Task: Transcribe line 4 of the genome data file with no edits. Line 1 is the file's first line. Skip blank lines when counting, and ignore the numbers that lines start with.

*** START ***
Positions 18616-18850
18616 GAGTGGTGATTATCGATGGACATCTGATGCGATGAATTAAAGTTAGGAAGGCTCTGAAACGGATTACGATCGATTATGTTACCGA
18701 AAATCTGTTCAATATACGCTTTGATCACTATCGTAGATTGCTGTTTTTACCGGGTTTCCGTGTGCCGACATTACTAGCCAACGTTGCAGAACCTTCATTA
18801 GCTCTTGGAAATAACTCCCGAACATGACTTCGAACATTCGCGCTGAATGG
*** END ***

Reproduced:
18801 GCTCTTGGAAATAACTCCCGAACATGACTTCGAACATTCGCGCTGAATGG